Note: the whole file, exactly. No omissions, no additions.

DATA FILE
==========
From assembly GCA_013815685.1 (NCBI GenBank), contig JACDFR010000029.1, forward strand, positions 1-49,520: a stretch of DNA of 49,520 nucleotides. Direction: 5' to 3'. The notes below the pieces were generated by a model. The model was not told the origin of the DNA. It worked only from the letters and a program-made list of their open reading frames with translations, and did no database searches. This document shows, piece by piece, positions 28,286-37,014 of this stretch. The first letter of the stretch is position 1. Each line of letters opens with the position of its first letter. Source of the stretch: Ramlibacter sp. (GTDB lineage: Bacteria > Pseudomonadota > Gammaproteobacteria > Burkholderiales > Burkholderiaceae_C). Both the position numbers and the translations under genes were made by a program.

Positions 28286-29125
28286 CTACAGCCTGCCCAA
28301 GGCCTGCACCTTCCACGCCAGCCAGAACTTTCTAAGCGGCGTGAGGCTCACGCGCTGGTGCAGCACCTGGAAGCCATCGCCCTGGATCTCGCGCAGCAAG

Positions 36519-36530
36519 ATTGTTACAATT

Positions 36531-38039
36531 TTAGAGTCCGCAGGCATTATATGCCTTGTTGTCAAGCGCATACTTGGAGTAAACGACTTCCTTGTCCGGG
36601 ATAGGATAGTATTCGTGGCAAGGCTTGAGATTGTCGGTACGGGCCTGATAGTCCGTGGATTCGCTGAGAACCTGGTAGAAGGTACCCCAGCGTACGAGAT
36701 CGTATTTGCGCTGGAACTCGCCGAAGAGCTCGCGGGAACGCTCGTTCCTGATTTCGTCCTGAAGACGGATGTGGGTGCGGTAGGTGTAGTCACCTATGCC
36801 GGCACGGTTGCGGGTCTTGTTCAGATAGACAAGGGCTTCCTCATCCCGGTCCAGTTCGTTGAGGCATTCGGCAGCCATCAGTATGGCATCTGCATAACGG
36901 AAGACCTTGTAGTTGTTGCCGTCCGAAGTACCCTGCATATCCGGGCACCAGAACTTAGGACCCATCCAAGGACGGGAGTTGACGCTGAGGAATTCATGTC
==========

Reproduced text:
From assembly GCA_013815685.1 (NCBI GenBank), contig JACDFR010000029.1, forward strand, positions 1-49,520: a stretch of DNA of 49,520 nucleotides. Direction: 5' to 3'. The notes below the pieces were generated by a model. The model was not told the origin of the DNA. It worked only from the letters and a program-made list of their open reading frames with translations, and did no database searches. This document shows, piece by piece, positions 28,286-37,014 of this stretch. The first letter of the stretch is position 1. Each line of letters opens with the position of its first letter. Source of the stretch: Ramlibacter sp. (GTDB lineage: Bacteria > Pseudomonadota > Gammaproteobacteria > Burkholderiales > Burkholderiaceae_C). Both the position numbers and the translations under genes were made by a program.

Positions 28286-29125
28286 CTACAGCCTGCCCAA
28301 GGCCTGCACCTTCCACGCCAGCCAGAACTTTCTAAGCGGCGTGAGGCTCACGCGCTGGTGCAGCACCTGGAAGCCATCGCCCTGGATCTCGCGCAGCAAG

Positions 36519-36530
36519 ATTGTTACAATT

Positions 36531-38039
36531 TTAGAGTCCGCAGGCATTATATGCCTTGTTGTCAAGCGCATACTTGGAGTAAACGACTTCCTTGTCCGGG
36601 ATAGGATAGTATTCGTGGCAAGGCTTGAGATTGTCGGTACGGGCCTGATAGTCCGTGGATTCGCTGAGAACCTGGTAGAAGGTACCCCAGCGTACGAGAT
36701 CGTATTTGCGCTGGAACTCGCCGAAGAGCTCGCGGGAACGCTCGTTCCTGATTTCGTCCTGAAGACGGATGTGGGTGCGGTAGGTGTAGTCACCTATGCC
36801 GGCACGGTTGCGGGTCTTGTTCAGATAGACAAGGGCTTCCTCATCCCGGTCCAGTTCGTTGAGGCATTCGGCAGCCATCAGTATGGCATCTGCATAACGG
36901 AAGACCTTGTAGTTGTTGCCGTCCGAAGTACCCTGCATATCCGGGCACCAGAACTTAGGACCCATCCAAGGACGGGAGTTGACGCTGAGGAATTCATGTC